Angel Eyes

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Caleena stayed home all day to make sure Justin held Jasmine. "I wanted him to reestablish a bond with her, and he didn't resist. He seemed guilt-stricken," she says. For a few hours, things were calm. But the more Caleena thought about what happened, the more she found it hard to contain her anger. She began yelling at him, and the arguing frightened Alyssa, who started crying. To get Alyssa away from the tension in the condo, Caleena took her to spend the night at her paternal grandparents' Denver home. The next morning, Caleena came back home to get Jasmine and take her to Alyssa's grandparents' for Thanksgiving dinner. Justin refused to let her go, not wanting the family to see the red marks on his child's face. Throughout the day, Caleena shuttled between the condo and Alyssa's grandparents' house, leaving Jasmine in Justin's care.

That night, Caleena went out with some friends and got "belligerently drunk." She had told one of her sisters about the slapping incident earlier in the day but didn't know what else to do. Would she leave Justin or try to work things out? After drowning her tears and fears in alcohol, she crashed on a friend's couch. When she woke up, she knew she had to face Justin. She tried to call his cell phone; when he didn't answer, Caleena knew something was wrong. She sped home while redialing his number. This time someone answered -- but it wasn't Justin. It was an Aurora police officer telling her to come home right away. "My initial thought was that he'd done something to himself," Caleena remembers.

When she arrived, four cops were in her living room, and Justin was sitting on the couch looking terrified. "Mr. McIntosh stated he was the owner of the property and the father of Jasmine," reads the Aurora Police Department's arrest affidavit. "Mr. McIntosh gave permission for officers and crime-scene investigator Gary Hilton to search his apartment. Mr. McIntosh signed a consent form."

One of the officers told Caleena that Justin called 911 earlier that morning to say that Jasmine had stopped breathing. Paramedics had already taken Jasmine to the south campus of the Medical Center of Aurora before Caleena got there. She took one of the cops outside and told him how Justin had slapped Jasmine the day before. And then, just before she left for the hospital, Justin called out to her. "I love you," he said. She could count on one hand the number of times he'd told her that in eleven months.

Caleena didn't have time to process what was going on. She could think of just one thing: finding her little girl. By the time Caleena got to the medical center, Jasmine had already been transferred to Children's Hospital, a facility better equipped to handle a baby in critical condition. Panicked and alone, Caleena drove to Alyssa's grandparents' house and had her ex-boyfriend take her to Children's, where Jasmine was in a coma in the intensive care unit, her tiny body hooked to a cluster of tubes and wires. Looking into her daughter's big brown eyes, Caleena knew it was bad. There was nothing behind that glassy stare.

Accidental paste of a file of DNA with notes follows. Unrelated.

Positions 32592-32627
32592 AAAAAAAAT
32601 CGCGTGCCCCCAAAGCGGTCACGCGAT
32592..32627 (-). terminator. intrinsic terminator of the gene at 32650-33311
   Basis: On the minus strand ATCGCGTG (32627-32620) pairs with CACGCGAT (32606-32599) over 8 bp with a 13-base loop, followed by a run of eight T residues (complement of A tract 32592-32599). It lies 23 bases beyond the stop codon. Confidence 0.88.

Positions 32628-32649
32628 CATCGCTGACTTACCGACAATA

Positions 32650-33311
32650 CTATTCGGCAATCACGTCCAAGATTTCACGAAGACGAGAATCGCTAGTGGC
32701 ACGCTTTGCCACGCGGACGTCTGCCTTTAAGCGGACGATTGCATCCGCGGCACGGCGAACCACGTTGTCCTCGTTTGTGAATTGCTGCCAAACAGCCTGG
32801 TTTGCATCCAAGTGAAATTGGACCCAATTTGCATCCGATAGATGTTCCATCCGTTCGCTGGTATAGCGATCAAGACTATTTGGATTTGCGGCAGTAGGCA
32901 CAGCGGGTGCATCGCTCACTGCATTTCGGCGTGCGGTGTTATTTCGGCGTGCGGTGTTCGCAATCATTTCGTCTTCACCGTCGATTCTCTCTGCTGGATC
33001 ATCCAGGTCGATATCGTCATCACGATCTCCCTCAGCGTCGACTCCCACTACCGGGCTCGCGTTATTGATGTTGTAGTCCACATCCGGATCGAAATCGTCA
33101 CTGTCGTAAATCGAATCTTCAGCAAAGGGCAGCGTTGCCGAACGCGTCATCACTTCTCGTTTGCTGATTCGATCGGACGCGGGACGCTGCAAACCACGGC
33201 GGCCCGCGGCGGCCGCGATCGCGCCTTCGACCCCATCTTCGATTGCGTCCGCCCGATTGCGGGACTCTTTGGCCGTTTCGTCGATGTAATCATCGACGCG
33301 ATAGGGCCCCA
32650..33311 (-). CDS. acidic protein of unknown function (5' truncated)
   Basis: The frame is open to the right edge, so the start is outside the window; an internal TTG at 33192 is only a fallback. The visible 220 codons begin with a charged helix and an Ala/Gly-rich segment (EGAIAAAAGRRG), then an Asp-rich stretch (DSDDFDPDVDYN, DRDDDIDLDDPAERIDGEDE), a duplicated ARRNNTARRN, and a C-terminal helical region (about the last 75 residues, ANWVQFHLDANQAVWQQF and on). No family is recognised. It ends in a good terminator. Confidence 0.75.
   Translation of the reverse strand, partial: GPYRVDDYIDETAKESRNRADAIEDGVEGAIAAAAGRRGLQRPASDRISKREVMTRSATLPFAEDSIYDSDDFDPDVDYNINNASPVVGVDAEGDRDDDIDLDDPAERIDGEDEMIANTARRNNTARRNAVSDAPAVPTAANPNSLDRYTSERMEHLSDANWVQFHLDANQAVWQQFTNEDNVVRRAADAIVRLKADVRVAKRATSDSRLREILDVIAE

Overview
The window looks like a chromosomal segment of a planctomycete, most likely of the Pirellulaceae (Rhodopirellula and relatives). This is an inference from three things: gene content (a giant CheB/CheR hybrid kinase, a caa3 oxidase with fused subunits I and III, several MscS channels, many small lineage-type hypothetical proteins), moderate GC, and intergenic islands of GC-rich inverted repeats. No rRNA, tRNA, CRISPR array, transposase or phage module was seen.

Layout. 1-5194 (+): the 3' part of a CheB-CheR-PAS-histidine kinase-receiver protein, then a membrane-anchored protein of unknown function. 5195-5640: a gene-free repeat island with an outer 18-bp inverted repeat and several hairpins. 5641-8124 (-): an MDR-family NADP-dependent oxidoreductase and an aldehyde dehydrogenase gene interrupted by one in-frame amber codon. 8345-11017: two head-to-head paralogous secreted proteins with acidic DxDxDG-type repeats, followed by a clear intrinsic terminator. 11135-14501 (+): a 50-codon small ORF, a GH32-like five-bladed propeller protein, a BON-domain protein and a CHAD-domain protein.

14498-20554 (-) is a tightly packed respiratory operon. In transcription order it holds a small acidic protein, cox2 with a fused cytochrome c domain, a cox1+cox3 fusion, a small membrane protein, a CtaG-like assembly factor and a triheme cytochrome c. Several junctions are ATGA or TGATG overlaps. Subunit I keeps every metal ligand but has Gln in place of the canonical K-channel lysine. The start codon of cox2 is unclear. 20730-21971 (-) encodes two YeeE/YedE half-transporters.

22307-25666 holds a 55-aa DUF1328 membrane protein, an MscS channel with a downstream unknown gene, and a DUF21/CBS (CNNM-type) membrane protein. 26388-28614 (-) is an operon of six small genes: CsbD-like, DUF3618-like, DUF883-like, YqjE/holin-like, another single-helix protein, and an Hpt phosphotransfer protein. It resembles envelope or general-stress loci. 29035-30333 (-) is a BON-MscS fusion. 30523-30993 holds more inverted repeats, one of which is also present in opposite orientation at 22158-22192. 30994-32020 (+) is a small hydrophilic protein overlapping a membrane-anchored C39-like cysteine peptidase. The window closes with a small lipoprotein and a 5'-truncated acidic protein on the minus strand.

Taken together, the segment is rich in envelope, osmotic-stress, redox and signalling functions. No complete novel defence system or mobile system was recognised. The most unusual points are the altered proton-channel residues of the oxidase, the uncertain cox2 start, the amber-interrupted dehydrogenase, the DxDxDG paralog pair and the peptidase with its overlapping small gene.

The doctors said Jasmine had Shaken Baby Syndrome, the number one cause of death among infants in this country. Babies' necks are weak, so when they're shaken, their heads flop back and forth, causing their fragile blood vessels to tear away from the brain, which can then bang against the skull. "When a child is shaken in anger and frustration for five to twenty seconds, the force is multiplied five to ten times what it would be if the child had simply fallen," according to the Colorado Department of Public Health and Environment, which estimates that 7,500 to 15,000 children nationally die of SBS each year. There is no agency in Colorado that tracks the number of such cases in this state, however. "This type of whiplash movement can result in irreparable brain damage leading to mental retardation, speech and learning disabilities, seizures, paralysis, hearing loss and bleeding around the brain. The syndrome also causes blindness."

But Jasmine hadn't just been shaken. The doctors had found other injuries as well. Caleena's sister Pam says the doctors wouldn't elaborate other than to say Jasmine had been hurt so badly that even if she could breathe on her own again, she'd be brain-dead. Caleena was faced with a decision no parent should have to make: whether to leave her baby on life support. Doctors warned that even with assistance, Jasmine probably wouldn't survive the night.

Several of Caleena's friends and relatives came to the hospital, including Derrick RedEarth, a childhood friend of Pam's. "He called me from the hospital and said, ŒIt's not good, Mom," recalls Patrice Kenner RedEarth. "He said, ŒShe's not even as long as my forearm.'"

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Julie Jargon
Contact: Julie Jargon